The predominantly fast-running and at times undulating par 70 layout was originally designed by Willie Park in 1911 with later assistance from James Braid in 1921.
The 5,710-yard course, which owes its well draining nature to its gravel base, is easily split into three distinct sections.
The first six holes are played on flatter, more open parkland before the course delves into some stunning woodland with holes lined by swathes of heather for holes 7 to 12 whilst the 13th transitions us back to the clubhouse before a fun loop of fives holes over some incredible bumpy terrain at the opposite end of the estate.
The best of the golf is found in the middle section of the round and I suspect is the main reason Golf World magazine placed Grantown so high (46th) in their most recent Scottish Top 100 golf courses. All six of these holes are excellent with the 7th and 12th arguably the standouts.
The final frenzied five holes also add much to the round. The 265-yard 15th was a hole I am particular fond of. You must favour the left side of this hogs-back fairway for a short pitch into a raised green otherwise you could find yourself in all kinds of trouble. The next, a par three of just 137-yards, looks fairly innocuous on the card too but is protected by no less than nine bunkers!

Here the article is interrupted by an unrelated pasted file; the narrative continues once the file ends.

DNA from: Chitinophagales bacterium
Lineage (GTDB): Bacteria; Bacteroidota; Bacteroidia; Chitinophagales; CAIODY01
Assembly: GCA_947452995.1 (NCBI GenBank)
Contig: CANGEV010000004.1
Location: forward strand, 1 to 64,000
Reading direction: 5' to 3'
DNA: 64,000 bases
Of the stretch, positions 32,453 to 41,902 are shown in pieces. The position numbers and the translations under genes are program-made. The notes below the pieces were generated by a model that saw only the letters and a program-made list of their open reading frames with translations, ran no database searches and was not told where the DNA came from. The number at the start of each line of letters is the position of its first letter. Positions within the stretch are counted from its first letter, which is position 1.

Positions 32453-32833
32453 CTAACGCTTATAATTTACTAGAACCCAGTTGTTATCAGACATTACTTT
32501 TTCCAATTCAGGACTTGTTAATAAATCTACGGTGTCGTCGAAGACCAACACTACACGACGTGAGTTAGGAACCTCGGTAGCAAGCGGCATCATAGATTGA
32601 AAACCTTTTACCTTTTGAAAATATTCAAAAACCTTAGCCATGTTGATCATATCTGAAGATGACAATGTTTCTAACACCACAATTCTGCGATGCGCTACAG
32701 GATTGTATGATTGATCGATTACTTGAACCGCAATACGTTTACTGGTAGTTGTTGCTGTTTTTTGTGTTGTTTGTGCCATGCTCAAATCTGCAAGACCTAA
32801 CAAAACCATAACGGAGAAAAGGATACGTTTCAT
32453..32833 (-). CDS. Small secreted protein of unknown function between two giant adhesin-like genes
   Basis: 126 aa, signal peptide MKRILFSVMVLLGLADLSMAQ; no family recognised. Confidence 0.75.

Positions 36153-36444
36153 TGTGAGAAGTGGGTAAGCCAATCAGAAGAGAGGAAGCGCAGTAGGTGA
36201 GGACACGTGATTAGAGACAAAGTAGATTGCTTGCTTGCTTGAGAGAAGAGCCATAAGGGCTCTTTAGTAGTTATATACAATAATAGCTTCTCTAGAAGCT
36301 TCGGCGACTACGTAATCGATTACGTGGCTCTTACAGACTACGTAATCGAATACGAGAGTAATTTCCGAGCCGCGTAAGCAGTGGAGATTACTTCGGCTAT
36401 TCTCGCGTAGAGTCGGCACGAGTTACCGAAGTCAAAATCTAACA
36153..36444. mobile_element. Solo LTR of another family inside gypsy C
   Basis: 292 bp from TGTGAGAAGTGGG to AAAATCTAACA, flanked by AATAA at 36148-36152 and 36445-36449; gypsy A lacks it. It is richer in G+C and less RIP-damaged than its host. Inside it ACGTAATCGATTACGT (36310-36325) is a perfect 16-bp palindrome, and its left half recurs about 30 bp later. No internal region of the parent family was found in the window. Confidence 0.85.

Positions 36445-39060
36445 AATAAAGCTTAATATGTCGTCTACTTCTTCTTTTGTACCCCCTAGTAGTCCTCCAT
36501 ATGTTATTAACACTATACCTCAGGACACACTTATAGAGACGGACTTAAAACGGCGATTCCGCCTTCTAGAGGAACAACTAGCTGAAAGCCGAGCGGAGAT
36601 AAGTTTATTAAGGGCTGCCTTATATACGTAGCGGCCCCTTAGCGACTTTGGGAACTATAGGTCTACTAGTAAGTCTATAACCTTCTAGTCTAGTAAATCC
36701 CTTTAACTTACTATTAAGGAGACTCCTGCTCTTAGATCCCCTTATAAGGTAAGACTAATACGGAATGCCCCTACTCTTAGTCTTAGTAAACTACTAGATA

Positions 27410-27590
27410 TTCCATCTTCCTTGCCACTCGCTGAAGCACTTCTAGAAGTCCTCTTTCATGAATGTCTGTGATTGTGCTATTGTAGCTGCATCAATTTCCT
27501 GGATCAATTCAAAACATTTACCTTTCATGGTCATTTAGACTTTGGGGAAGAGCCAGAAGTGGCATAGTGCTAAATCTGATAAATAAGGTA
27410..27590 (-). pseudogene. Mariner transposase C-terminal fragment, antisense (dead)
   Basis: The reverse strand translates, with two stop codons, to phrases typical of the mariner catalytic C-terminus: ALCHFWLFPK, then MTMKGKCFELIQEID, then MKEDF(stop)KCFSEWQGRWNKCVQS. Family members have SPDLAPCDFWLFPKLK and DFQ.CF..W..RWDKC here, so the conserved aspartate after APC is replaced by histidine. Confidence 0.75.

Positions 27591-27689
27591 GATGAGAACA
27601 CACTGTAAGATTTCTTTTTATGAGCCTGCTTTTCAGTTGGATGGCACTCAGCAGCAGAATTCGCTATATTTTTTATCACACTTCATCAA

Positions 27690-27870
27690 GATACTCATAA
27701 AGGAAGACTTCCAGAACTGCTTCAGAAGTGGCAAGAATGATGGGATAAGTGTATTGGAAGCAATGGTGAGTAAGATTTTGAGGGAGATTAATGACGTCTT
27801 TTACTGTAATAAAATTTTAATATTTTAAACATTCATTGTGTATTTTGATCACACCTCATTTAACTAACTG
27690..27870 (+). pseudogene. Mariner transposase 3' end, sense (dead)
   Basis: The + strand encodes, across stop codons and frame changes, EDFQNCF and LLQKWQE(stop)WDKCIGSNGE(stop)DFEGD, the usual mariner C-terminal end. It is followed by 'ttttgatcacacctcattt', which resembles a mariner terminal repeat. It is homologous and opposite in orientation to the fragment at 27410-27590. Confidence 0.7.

In summary; the first third of the round eases you in, the middle section contains some top notch golf and the final fling has bags of fun.
If you are heading north to the Scottish Highlands there are a number of golf courses you can jump off the A9 to play and Grantown is one I would highly recommend. The mountain views, especially the one from the elevated ninth tee, are worth the modest green-fee alone.
It's a long time since I've walked off a golf course and been as impressed and surprised, compared to what I was expecting, than at Newbiggin.
A family holiday brought me to Whitby Golf Club. After stuffing myself with fish & chips, losing most of my money on the penny slots and catching umpteen crabs in the harbour it was time for a round of golf!
Planning a round of golf in late October can be a dicey affair, especially in my home county of Yorkshire where the vast majority of courses are built on heavy soil or clay, so it was very refreshing to discover when venturing down south how well East Berkshire played at this time of year.